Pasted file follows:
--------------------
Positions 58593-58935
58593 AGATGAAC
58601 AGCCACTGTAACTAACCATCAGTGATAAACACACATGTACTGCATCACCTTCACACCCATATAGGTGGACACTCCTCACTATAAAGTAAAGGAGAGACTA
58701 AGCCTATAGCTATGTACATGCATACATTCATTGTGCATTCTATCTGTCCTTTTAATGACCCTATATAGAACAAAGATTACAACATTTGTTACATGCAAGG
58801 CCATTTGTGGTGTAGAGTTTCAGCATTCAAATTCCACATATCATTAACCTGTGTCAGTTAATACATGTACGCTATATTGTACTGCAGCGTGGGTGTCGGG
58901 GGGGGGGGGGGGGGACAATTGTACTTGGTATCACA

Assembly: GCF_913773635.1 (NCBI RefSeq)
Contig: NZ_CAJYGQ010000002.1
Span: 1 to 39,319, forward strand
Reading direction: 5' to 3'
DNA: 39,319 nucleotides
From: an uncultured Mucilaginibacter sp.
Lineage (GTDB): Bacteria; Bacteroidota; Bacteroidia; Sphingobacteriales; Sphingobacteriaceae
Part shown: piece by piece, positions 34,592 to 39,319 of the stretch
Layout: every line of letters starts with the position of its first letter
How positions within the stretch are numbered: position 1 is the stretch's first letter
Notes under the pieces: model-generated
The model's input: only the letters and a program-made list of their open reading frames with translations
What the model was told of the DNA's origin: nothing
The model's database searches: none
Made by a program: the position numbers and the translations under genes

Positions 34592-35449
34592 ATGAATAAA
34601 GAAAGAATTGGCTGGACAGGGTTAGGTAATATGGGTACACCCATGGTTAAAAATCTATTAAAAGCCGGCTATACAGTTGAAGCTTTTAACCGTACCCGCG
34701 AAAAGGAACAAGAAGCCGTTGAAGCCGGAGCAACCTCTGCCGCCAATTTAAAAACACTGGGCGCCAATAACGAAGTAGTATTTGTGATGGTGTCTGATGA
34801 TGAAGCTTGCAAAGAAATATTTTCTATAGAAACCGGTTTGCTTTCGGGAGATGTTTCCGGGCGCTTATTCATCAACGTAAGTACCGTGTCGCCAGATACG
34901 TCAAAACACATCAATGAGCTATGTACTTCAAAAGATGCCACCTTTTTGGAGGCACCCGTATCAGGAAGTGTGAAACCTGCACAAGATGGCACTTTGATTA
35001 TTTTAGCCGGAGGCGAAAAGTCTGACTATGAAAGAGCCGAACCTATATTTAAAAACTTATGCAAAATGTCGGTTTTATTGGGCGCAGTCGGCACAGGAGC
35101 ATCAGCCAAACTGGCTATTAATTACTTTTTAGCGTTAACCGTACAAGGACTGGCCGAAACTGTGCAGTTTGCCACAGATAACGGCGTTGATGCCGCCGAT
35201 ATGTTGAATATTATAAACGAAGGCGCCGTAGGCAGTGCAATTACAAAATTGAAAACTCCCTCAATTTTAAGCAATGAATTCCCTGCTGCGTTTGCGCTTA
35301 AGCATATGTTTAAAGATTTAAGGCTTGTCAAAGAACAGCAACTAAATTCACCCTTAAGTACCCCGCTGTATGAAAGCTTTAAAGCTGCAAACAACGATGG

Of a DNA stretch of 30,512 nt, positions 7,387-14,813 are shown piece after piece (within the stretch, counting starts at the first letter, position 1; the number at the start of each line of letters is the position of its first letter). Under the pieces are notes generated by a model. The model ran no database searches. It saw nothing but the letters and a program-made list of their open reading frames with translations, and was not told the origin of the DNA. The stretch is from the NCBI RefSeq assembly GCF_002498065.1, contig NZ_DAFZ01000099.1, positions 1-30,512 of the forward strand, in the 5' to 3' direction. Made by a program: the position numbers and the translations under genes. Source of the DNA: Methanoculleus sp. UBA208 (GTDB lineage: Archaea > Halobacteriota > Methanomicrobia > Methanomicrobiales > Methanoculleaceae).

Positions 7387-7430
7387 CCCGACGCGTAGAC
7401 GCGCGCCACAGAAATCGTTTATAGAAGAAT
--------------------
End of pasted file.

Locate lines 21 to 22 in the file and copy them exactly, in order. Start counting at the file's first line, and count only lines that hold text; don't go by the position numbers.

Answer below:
Made by a program: the position numbers and the translations under genes

Positions 34592-35449